Search and rescue teams in Oklahoma face dangerous conditions - CBS46 News

Search and rescue teams in Oklahoma face dangerous conditions

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Mark Kelly is a lieutenant with the Gwinnett County Fire Department's search and rescue team. He said his team has the same tools first responders are using in Oklahoma to search for victims.

"This is one of our seismic detectors. We are actually looking for sound, anyone who may be trapped underneath something. We would be hooking up sensors and putting them in some kind of triangle area and we are able to narrow in on the sound. When we find it, we can start digging in that area," said Kelly. "We have a portable Jaws of Life excavation equipment we can use for breaching and cutting."

Although he hasn't been called to help in Oklahoma, Kelly said because of his training and experience, he knows what rescue teams are doing as they search for survivors.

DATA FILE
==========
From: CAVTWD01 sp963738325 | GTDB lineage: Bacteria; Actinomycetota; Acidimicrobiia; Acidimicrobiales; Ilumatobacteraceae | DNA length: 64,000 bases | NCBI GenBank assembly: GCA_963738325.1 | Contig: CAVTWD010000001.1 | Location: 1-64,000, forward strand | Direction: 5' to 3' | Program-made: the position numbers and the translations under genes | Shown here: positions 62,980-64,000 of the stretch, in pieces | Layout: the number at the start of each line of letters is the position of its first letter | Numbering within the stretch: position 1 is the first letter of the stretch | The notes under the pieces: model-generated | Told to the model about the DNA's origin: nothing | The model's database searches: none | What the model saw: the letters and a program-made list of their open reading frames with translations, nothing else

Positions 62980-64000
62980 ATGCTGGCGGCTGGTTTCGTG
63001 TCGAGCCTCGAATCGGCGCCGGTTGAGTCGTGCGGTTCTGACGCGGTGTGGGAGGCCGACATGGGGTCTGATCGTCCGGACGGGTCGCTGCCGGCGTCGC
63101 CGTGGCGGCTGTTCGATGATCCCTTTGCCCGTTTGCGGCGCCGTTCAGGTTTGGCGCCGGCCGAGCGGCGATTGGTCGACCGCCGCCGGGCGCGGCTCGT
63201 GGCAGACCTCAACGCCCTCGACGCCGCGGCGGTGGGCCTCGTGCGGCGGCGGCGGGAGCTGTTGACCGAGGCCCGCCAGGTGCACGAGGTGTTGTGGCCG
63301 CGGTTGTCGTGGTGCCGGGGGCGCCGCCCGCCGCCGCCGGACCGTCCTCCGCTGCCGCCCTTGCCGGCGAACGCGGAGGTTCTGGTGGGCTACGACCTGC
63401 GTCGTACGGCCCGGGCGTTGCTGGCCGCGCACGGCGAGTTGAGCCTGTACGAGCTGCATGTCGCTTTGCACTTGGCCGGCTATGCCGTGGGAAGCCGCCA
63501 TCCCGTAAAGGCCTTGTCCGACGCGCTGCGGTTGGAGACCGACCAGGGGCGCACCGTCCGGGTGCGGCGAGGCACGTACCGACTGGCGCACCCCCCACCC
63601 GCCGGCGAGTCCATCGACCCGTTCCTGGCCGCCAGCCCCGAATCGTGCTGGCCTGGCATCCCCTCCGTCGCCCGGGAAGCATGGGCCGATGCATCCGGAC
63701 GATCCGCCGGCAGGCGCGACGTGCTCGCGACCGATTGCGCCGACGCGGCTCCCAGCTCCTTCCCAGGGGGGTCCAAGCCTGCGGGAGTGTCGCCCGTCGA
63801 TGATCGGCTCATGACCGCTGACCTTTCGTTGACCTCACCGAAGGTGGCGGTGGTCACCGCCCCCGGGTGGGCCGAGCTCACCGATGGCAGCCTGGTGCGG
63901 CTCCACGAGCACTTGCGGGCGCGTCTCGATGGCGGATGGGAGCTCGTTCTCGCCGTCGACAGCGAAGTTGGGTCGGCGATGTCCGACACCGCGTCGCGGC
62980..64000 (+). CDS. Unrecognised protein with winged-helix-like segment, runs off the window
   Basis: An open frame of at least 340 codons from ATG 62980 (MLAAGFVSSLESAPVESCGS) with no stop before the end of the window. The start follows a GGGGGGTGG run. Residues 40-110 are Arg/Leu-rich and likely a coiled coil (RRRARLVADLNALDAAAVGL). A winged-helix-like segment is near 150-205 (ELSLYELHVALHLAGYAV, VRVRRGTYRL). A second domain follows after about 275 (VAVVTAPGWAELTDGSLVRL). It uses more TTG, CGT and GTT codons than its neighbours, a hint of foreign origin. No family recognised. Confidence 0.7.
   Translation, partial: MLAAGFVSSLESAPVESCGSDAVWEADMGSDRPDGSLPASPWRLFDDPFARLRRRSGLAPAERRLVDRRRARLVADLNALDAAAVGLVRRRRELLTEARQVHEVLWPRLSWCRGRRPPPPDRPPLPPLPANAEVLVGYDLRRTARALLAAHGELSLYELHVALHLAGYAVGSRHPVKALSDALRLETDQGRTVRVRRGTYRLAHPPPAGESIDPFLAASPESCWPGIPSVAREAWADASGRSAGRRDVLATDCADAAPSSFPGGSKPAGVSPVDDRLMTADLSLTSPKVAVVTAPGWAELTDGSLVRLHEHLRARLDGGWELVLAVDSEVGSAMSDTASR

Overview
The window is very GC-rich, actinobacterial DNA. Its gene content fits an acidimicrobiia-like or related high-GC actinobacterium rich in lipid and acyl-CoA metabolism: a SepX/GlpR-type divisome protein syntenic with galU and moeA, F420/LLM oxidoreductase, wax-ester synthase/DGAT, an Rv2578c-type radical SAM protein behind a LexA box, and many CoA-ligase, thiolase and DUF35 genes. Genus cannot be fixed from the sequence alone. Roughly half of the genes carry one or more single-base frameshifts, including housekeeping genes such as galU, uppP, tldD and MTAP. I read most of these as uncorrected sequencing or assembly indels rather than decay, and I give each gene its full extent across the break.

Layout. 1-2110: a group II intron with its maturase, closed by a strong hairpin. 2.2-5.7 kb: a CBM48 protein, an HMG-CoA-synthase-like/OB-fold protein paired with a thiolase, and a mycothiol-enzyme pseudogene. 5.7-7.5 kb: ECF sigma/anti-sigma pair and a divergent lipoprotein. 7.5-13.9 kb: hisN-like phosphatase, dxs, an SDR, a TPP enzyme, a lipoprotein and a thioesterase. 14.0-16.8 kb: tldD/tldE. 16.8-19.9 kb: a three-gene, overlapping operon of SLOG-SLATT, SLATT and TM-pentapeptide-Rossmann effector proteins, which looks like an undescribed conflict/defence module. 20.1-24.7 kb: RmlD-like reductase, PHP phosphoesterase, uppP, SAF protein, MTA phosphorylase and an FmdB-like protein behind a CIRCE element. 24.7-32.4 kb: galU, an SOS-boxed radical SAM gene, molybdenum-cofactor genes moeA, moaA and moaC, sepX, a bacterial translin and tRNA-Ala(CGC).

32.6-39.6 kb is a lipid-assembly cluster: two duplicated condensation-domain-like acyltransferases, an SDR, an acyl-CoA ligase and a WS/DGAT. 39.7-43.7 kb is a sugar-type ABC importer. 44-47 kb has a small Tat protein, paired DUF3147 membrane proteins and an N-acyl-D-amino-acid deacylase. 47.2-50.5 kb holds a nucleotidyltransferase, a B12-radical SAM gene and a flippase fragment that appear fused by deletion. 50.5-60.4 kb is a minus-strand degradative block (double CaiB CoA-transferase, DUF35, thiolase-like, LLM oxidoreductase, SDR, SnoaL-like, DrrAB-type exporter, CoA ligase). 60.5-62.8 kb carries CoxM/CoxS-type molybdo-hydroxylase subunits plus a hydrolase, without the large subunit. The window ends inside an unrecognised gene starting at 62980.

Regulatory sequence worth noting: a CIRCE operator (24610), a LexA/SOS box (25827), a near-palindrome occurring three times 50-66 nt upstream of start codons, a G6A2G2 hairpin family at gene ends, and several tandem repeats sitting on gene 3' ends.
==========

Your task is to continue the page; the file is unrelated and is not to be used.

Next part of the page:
"You are going to have multi-agencies dealing with the situation. Everyone is going to have to pitch in together, then you are going to have to have the equipment to do it," said Kelly. "We have a flat air bag and we attach it to a hose and we are able to lift up to a couple tons, depending on bag size."

For those trapped under debris, time is of the essence, but Kelly said search teams aren't built for speed.

"This is not fast moving process. We are going to go slow and methodical and we are to do whatever we can to try and get whatever we can taken care of as far as hitting our bench marks," Kelly said.

Gwinnett County's search and rescue team is called GSAR-2. It's one of eight teams in the state.

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